Marvel $2.99

Matt C: There’s been a lot of criticism levelled at Hickman’s run on FF, and basically that’s down to a lot of people thinking the story hasn’t been moving towards its destination very swiftly. I can see where they’re coming from but there’s still been a lot to love in this book since Hickman took over, from the preponderance of big sci-fi ideas to the increased emphasis on the family dynamic. It was inevitable that things would eventually shift a gear, it was just a question of when, and it appears that this issue is where we start to see various plot threads converge. Multiple Nathaniel Richards’, Franklin and Valeria from the future, Doom and Reed in their college days… all these elements slam together and it’s clear that Hickman is thinking BIG, which is pretty much what you want from a Fantastic Four story. Decent work from Edwards – reminding me of Bryan Hitch before he started to lose it (Neary’s inks no doubt contribute to that) – as he shows he can go from ‘normal’ to cosmic without missing a beat. If there was any doubt before, it’s gone, and I’m now hoping Hickman stays onboard for this book for the foreseeable future. 9/10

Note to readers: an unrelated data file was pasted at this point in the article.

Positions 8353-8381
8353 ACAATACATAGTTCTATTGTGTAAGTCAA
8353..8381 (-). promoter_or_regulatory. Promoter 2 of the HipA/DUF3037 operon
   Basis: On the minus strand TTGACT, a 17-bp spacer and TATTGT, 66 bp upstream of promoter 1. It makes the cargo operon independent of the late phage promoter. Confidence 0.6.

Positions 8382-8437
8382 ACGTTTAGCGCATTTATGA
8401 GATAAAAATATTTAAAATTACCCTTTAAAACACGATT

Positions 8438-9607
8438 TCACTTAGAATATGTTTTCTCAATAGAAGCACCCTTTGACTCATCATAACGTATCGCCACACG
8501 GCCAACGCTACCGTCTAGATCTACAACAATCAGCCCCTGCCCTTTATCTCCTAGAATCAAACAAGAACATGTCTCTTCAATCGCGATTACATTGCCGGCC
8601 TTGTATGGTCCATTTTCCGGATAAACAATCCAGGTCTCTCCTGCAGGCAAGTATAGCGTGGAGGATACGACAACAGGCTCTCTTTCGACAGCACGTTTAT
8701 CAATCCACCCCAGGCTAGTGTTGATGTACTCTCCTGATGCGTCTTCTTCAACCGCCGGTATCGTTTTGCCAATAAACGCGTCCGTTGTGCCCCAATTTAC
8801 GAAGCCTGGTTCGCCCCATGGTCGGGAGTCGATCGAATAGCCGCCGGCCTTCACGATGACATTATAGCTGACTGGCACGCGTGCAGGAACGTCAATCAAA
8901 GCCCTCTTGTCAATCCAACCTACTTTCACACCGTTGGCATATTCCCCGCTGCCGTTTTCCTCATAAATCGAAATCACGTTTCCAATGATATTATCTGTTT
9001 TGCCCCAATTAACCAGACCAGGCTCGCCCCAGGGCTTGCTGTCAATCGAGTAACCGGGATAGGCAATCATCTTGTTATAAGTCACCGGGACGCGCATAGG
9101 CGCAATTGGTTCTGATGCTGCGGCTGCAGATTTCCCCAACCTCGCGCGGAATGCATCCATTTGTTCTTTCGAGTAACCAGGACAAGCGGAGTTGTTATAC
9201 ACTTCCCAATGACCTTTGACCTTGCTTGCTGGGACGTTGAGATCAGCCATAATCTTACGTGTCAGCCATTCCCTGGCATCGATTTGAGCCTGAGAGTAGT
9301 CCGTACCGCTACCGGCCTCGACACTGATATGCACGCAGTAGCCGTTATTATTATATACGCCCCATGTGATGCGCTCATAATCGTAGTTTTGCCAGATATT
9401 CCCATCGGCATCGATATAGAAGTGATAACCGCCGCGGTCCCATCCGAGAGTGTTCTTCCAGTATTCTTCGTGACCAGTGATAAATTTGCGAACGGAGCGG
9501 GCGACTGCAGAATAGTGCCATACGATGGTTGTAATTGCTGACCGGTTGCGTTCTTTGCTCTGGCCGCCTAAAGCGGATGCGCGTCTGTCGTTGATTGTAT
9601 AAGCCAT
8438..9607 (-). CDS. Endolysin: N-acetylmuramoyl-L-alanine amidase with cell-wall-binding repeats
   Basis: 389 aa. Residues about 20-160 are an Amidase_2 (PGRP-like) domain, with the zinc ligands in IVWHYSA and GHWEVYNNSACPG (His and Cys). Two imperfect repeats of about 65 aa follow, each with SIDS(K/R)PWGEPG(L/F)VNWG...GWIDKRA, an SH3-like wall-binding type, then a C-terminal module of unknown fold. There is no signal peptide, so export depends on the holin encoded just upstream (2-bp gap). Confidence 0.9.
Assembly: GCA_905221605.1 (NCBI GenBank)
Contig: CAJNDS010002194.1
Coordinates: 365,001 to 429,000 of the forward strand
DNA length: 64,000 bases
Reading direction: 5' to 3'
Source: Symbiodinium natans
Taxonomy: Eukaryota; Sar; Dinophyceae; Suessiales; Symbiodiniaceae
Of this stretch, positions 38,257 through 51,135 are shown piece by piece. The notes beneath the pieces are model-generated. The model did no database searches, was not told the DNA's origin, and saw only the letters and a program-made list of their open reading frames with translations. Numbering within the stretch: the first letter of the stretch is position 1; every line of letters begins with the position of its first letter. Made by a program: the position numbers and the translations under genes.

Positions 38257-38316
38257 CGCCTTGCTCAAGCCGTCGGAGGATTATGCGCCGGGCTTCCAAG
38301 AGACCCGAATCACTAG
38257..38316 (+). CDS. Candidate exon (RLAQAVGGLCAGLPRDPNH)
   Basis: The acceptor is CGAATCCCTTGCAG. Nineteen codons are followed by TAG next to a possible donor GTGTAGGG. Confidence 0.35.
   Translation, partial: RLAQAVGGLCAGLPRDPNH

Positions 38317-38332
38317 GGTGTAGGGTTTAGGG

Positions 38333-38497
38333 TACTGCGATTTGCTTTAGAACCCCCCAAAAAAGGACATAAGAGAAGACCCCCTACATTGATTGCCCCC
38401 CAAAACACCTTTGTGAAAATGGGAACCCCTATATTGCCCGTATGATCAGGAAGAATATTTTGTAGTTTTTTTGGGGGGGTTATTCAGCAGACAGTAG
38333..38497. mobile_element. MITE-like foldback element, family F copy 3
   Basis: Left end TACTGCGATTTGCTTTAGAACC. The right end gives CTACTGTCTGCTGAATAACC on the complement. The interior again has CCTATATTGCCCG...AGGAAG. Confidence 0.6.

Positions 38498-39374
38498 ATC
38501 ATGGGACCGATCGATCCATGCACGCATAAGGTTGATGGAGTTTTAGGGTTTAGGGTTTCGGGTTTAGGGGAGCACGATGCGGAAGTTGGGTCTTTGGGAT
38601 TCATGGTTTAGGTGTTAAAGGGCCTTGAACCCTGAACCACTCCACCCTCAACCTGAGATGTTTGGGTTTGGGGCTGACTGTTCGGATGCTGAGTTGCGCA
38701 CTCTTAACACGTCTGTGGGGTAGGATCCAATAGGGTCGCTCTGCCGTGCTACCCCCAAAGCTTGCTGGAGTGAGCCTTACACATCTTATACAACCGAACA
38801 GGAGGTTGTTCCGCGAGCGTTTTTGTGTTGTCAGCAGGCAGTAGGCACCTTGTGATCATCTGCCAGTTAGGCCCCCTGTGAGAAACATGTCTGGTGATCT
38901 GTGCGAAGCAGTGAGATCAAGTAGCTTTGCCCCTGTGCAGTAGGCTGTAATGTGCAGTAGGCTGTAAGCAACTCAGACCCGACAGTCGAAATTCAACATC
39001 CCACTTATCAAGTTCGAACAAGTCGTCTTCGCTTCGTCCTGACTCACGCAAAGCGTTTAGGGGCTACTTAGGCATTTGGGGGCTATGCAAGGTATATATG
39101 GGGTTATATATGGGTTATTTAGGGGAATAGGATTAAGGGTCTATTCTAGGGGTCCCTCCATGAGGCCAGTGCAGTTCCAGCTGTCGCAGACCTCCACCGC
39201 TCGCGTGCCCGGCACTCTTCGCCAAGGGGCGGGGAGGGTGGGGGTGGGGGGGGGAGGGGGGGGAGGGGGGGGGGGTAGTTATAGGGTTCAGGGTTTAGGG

Writer: Mike Mignola & John Arcudi
Art: Peter Snejbjerg
Dark Horse $3.50

Tom P: An ancient relic! A sunken Soviet U-Boat! Sea Zombies! Abe Sapien! Wonderful! From the team that gave us The Haunted Boy one-shot a while back comes another solo adventure from my favourite aquatic B.P.R.D agent. The first issue came out last month but I put it to one side until the second issue arrived this week to enjoy it in one hit, and a great read it is too. It has all the classic elements of an excellent Mignola comic combining folklore with a spot of investigation into the paranormal. I liked the inclusion of a new UK field agent itching to see something weird and then overreacting when he does. Its fun to see Abe explain to him they don't just blow holes in the supernatural (they also investigate!) as he becomes increasingly frustrated with the ship's crew the bureau hired to help him out. Snejbjerg's artwork is also worthy of praise and his style makes him a welcome addition to Dark Horse’s Hellboy team. The Abyssal Plain might not be in the same league as some B.P.R.D tales but it’s very good all the same. 8/10